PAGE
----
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Q: Blue-ish Distortion on Opening/Closing Credits of Star Trek TNG, DS9, and VOY ( No Answer,   2 Comments )
Subject: Blue-ish Distortion on Opening/Closing Credits of Star Trek TNG, DS9, and VOY
Category: Arts and Entertainment > Television
Asked by: nathan1701-ga
List Price: $2.00
Posted: 24 Jun 2006 22:18 PDT
Expires: 24 Jul 2006 22:18 PDT
Question ID: 740872
During the part of the opening (specifically, where there is only text
and stars) and ending credits of Star Trek The Next Generation, as
well as the ending credits of Deep Space 9 and Voyager there is a
blue-ish tint on the left edge of the screen almost as if light is
seeping in onto the film. The only mention of it that I could find via
google was in this forum:

I'd like to know the following:
1. What caused this distortion? (I would like specifics, not just a
single sentence answer like "It's a product of early special effects
2. Was it present in the original tv episodes or is it just on the
dvds? (I seem to recall it being there, perhaps not as evident, but I
am unsure.)

Optionally, I would be curious to know:
3. Why do you think Paramount didn't fix this fairly obvious problem
when releasing the series onto dvds?
4. Are there other series that have this same problem other than the
ones that I mentioned?

Look at the link below for a screenshot I made of what I am referring to: Thanks!
There is no answer at this time.

Subject: Re: Blue-ish Distortion on Opening/Closing Credits of Star Trek TNG, DS9, and VO
From: qed100-ga on 25 Jun 2006 14:06 PDT

   I don't recall noticing this in the past, and I have no Trek
episodes at my disposal to consult on my own. So I'll have to ask a

   Is the background image identical in all instances that it appears?
If so, then my guess would be that it's a single shot which was
prepared early in the production of Next Generation, and then used
repeatedly not only in Next Gen', but also in spinoff series. It then
becomes plausible that there was a technical "error" comitted by the
effects house which created that shot.

   Next Gen' was initially produced not less than twenty years ago,
and at that time effects were still generated using what I call
"classical" techniques, which is to say, pre-CGI, all on film from the
get-go. (CGI was in use to some extent at that time, but it was still
less than photo-realistic.) It's possible (though I can by no means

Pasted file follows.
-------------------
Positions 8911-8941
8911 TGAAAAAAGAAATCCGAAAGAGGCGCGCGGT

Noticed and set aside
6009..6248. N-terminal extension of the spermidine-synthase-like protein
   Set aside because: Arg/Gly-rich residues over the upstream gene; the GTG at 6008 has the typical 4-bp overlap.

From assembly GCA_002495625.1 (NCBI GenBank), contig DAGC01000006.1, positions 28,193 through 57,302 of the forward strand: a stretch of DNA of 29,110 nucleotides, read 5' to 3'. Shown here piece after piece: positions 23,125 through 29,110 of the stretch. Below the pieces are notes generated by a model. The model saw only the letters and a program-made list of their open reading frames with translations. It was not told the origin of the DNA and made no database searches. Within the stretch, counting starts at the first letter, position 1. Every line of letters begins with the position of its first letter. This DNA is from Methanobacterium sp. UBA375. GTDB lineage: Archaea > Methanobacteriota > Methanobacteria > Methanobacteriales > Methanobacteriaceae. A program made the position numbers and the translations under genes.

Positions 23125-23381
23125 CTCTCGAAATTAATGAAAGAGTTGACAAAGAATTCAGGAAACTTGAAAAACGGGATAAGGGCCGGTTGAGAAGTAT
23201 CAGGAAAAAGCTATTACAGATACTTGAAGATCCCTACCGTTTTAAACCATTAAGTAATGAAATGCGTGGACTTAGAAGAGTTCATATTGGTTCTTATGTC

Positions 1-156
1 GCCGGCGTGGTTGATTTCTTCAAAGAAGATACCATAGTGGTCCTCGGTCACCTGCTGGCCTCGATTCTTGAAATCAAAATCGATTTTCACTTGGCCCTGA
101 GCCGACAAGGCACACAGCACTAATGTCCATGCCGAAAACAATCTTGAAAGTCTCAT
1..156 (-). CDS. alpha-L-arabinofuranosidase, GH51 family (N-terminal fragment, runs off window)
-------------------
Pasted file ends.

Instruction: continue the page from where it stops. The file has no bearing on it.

gaurantee this) that as the layers of moving star elements were laid
onto the image in successive exposures, the film itself was
inadvertently allowed to be exposed to ambient light outside the
protective opaque body of the effects camera. If this is the case,
then the undeveloped negative would be largely safe for a brief period
of time as long as it remained tightly wound. But there would've been
some clouding of the emulsion near the edge which was fully exposed to
the light. If this is what actually happened, I can easily see the
shot being deemed usable once it was developed and the clouding found
to be no greater than what is present.
Subject: Re: Blue-ish Distortion on Opening/Closing Credits of Star Trek TNG, DS9, and VO
From: nathan1701-ga on 25 Jun 2006 22:56 PDT
qed100: You were correct. After comparing the first frame of the
ending credits of TNG, DS9, and Voyager I have found that there are a
few constant background stars that do not move throughout the entire
credits which are identical in all three series. In my naivety I
assumed that they would have made new shots for each series, but I
imagine it's far more simple today to whip up a moving star field than
it was 15+ years ago.

I watched quite a bit of syndicated TNG on television and I don't
think I noticed the blue tint until after I saw it on the dvds.
Perhaps the transfer to dvd made it more visible? Supposedly they were
"digitally enhanced" but considering how easy it was to mess with the
brightness / contrast / etc.. in photoshop to make the tint disappear
completely I have a hard time believing they put a lot of effort into
it. Either that or they spent so much time cleaning up the actual film
that they ignored the credits completely [Yeah right ;-)]

Regarding what caused it originally, I'm no film expert but what
you've told me makes sense, though I don't profess to understand it
completely. Would what you describe account for the fact that only one
edge of the film is effected?

Thanks for your answer!

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